Selling, General and Administrative Fiscal Year % (in millions) 2012 2011 Change Change Selling, general and administrative $ 114.4 $ 112.4 $ 2.0 1.8 % Percent of revenue 20.3 % 22.8 % The increase in selling, general and administrative expense in fiscal 2012 was principally due to increases of (a) $6.5 million for personnel-related expenses, including severance related to a separation agreement between us and our former CEO, (b) $1.5 million for legal fees, primarily related to litigation and acquisition-related costs, and (c) $0.8 million for product marketing costs.

The increase in fiscal 2012 was offset in part by a net gain of $8.5 million from the purchase of our headquarters in fiscal 2012. The decrease in selling, general and administrative expense as a percent of revenues in fiscal 2012 is due to our increased revenues. We expect that selling, general and administrative expense will remain relatively stable in absolute dollars in the first quarter of 2013.

34 -------------------------------------------------------------------------------- Table of Contents Interest Income Interest income in fiscal 2012 was $1.3 million compared to $1.9 million in fiscal 2011.

Interest Expense Interest expense in fiscal 2012 was $1.1 million compared to $37 thousand in fiscal 2011. The increase in fiscal 2012 is principally due to interest on our Term Loan Facility under our Credit Agreement.

Other Income (Expense), Net Other income (expense), net in fiscal 2012 was $0.5 million compared to $0.4 million in fiscal 2011.

Provision for Income Taxes Fiscal Year (in millions) 2012 2011 Change Provision for income taxes $ 22.8 $ 16.9 $ 5.9 Effective tax rate 26.4 % 32.2 % The effective tax rate for fiscal 2012 decreased from the prior period, primarily due to the release of prior year unrecognized tax benefits that were determined to be effectively settled during the current period, along with one-time nondeductible costs associated with the acquisition of Spectra Linear in fiscal 2011. The impact of these items was partially offset by the non-renewal of the federal research and development tax credit in the current period.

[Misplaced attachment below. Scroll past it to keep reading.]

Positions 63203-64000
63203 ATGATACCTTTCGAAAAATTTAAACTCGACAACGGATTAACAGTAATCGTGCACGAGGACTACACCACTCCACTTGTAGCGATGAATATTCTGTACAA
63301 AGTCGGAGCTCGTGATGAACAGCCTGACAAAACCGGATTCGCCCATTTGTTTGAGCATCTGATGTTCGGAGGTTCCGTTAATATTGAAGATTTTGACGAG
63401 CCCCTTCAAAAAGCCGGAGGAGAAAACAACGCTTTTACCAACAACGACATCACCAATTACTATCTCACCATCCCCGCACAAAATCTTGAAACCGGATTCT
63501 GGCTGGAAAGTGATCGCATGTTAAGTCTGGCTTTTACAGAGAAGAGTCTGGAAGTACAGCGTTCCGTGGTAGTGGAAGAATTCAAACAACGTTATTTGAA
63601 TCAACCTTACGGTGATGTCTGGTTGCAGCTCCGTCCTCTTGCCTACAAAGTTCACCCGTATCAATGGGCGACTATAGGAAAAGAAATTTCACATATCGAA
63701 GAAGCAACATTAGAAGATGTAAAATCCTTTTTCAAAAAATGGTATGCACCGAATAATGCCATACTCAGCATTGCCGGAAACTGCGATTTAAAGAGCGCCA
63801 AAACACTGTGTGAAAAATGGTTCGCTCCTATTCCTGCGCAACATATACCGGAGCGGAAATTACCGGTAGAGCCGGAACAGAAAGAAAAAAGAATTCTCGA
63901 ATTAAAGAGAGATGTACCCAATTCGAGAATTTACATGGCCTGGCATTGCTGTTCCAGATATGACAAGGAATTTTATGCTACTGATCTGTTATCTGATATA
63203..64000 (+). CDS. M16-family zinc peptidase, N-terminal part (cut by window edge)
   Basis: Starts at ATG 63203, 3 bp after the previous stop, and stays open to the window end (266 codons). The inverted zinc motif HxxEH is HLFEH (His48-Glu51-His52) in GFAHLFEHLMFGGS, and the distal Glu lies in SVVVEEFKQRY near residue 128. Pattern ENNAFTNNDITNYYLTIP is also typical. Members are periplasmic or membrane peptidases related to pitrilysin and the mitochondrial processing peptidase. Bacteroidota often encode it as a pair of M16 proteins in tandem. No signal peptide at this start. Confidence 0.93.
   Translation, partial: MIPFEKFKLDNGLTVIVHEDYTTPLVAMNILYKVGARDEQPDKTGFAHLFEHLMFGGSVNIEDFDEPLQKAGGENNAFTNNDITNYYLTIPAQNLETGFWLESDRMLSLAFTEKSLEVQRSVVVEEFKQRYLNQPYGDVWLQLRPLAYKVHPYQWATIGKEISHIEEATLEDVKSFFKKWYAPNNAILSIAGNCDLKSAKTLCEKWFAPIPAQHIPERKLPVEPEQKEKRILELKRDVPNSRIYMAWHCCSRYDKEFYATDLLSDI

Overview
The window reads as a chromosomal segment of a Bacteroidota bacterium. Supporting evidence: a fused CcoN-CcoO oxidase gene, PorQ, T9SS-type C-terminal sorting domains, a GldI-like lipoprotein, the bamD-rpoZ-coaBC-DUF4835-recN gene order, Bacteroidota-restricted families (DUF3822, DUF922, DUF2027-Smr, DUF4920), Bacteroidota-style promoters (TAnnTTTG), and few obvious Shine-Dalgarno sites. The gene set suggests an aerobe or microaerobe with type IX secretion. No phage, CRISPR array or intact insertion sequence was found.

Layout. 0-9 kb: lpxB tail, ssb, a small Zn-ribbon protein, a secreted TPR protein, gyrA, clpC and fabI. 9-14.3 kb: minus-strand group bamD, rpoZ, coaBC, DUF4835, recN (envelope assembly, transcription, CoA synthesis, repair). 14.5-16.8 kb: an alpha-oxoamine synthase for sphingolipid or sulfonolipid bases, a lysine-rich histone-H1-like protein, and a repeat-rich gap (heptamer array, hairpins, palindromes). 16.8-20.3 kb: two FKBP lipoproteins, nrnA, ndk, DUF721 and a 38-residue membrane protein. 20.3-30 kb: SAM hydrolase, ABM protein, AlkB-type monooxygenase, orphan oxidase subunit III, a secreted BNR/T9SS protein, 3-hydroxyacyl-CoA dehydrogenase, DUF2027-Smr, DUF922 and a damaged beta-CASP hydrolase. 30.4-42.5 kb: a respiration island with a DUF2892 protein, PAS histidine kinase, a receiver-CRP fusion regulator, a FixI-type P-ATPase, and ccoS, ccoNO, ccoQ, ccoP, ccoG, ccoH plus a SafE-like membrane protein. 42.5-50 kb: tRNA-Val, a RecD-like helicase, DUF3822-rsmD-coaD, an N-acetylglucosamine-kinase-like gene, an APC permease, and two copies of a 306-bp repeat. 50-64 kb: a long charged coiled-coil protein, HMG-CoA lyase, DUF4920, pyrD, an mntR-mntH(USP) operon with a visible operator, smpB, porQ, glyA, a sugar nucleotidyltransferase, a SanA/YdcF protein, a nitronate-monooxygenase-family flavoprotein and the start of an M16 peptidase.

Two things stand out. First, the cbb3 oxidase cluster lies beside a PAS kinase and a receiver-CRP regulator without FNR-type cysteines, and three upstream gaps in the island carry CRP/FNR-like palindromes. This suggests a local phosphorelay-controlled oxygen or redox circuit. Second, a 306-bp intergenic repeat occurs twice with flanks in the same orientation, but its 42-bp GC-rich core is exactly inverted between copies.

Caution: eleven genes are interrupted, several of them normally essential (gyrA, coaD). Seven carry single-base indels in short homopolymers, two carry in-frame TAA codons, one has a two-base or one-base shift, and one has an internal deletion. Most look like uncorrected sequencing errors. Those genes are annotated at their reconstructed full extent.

The American Taxpayer Relief Act of 2012 (the "Act") was enacted on January 2, 2013. The Act retroactively reinstates the federal research and development credit from January 1, 2012, through December 31, 2013. The effect of the change in the tax law related to fiscal 2012 is estimated to be between $3.5 million and $4.0 million, which will be recognized as a benefit to income tax expense in the first quarter of fiscal 2013, the quarter in which the law was enacted.

The effective tax rates for each of the periods presented differ from the federal statutory rate of 35% due to the amount of income earned in foreign jurisdictions where the tax rate may be lower than the federal statutory rate, research and development tax credits and other permanent items including changes to the liability for unrecognized tax benefits.

Comparison of Fiscal 2011 to Fiscal 2010 Revenues Fiscal Year % (in millions) 2011 2010 Change Change Revenues $ 491.6 $ 493.3 $ (1.7 ) (0.3 )% Unit volumes of our products decreased compared to fiscal 2010 by 1.0%.

Average selling prices increased during the same period by 1.2%.

35 -------------------------------------------------------------------------------- Table of Contents Gross Margin Fiscal Year % (in millions) 2011 2010 Change Change Gross margin $ 298.4 $ 324.2 $ (25.8 ) (8.0 )% Percent of revenue 60.7 % 65.7 % The decrease in gross margin in fiscal 2011 was primarily due to changes in product mix and charges related to the acquisition of Spectra Linear.

Research and Development Fiscal Year % (in millions) 2011 2010 Change Change Research and development $ 136.0 $ 123.8 $ 12.2 9.8 % Percent of revenue 27.7 % 25.1 % The increase in research and development expense in fiscal 2011 was primarily due to (a) an increase of $8.6 million for personnel-related expenses, including $1.6 million for one-time personnel costs associated with the acquisition of Spectra Linear, (b) an increase of $2.3 million for amortization of intangible assets, and (c) $1.0 million for the impairment of intangible assets.

Selling, General and Administrative Fiscal Year % (in millions) 2011 2010 Change Change Selling, general and administrative $ 112.4 $ 113.8 $ (1.4 ) (1.2 )% Percent of revenue 22.8 % 23.0 % The decrease in selling, general and administrative expense in fiscal 2011 was principally due to a) a decrease of $2.0 million for legal fees, and (b) a decline of $1.9 million in the fair value of acquisition-related contingent consideration. The decrease was offset in part by an increase of $2.2 million for personnel-related expenses, including $3.0 million for one-time personnel costs associated with the acquisition of Spectra Linear.